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Shapes, Skeletons and Similarity
Monday, April 23, 2007, 01:00pm - 02:00pm
Rutgers University, Department of Psychology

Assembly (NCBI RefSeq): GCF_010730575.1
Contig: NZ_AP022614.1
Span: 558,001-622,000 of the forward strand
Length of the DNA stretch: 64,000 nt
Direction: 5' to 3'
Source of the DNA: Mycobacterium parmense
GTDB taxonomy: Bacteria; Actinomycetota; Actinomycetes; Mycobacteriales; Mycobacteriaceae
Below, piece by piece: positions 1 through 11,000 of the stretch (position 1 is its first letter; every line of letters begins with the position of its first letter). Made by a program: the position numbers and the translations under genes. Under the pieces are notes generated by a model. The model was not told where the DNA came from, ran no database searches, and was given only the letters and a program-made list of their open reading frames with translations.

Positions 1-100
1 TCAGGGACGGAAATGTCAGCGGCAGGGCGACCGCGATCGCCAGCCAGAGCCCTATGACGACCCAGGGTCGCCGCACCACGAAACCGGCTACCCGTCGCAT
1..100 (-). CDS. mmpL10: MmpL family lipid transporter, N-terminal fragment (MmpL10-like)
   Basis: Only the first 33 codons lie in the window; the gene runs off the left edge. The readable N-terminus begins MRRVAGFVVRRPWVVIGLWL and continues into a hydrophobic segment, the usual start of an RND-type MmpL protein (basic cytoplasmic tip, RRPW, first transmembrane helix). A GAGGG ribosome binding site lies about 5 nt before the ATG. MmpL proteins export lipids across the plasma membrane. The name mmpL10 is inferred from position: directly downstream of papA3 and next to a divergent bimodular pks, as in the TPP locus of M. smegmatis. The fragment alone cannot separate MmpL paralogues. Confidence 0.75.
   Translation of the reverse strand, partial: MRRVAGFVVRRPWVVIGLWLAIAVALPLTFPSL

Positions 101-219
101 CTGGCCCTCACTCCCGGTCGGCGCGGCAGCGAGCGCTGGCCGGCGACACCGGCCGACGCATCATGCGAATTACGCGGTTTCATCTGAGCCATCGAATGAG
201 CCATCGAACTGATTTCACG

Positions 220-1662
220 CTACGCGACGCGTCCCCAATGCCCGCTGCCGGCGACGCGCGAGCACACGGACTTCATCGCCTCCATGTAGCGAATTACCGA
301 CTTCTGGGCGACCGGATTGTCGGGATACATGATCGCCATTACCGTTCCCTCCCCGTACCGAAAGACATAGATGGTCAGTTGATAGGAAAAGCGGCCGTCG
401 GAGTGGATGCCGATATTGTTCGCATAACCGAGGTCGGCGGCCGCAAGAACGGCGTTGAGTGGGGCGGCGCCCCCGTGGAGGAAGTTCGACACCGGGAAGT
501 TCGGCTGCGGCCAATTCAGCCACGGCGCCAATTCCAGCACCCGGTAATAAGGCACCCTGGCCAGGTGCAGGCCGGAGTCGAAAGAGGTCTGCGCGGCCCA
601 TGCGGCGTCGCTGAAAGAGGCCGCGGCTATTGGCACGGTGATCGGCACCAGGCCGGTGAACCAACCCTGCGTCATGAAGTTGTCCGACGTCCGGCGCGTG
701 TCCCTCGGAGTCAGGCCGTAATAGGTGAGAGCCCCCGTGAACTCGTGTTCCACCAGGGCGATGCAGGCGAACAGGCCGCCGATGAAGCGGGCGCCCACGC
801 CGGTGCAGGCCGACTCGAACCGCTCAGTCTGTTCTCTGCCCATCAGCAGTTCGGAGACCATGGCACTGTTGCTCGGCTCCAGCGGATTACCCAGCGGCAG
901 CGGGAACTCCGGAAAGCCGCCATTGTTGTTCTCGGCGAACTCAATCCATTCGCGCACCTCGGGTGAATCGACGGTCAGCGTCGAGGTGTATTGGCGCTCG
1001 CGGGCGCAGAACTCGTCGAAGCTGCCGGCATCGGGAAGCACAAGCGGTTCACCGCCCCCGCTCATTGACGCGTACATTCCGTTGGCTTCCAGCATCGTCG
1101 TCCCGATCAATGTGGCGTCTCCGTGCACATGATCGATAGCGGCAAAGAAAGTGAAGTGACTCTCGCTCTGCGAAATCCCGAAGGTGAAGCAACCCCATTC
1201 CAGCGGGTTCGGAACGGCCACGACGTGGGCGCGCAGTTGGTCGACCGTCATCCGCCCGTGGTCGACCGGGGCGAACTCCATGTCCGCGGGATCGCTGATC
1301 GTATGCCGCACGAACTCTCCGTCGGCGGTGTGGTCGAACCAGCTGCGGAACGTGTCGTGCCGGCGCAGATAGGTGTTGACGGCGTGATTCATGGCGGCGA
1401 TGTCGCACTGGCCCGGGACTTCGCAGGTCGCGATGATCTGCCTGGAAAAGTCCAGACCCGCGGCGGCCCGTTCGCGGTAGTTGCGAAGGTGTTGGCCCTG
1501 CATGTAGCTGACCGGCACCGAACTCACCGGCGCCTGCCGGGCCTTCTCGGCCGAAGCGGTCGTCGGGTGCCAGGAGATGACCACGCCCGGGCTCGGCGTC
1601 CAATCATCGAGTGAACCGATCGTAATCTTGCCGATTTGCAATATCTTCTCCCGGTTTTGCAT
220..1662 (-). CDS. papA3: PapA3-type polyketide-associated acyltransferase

Shape categorization, by both human and machine, requires the ability to discern qualitatively critical information from a shape for internal representation and future comparative tasks, where both the part structure of objects (Biederman, 1985) and metric information (Basri et al., 1998) play a significant role. In this talk, I will discuss ongoing work that uses the MAP (maximum a priori) skeleton model devised by Feldman and Singh (2006) as a means of investigating human shape similarity. This work explores the idea that in visual shape categorization tasks, humans utilize aspects of natural shapes that correspond to those in a model where shape structure is represented as a mixture of generative and random factors. I�ll show that such a model provides a robust framework for modeling shape similarity judgments for which other (non-generative) shape representation models are inadequate.Any background readings supplied by guest speakers can be found on the perceptual science website, at the following url: http://perceptualscience.rutgers.edu/?title=Calendar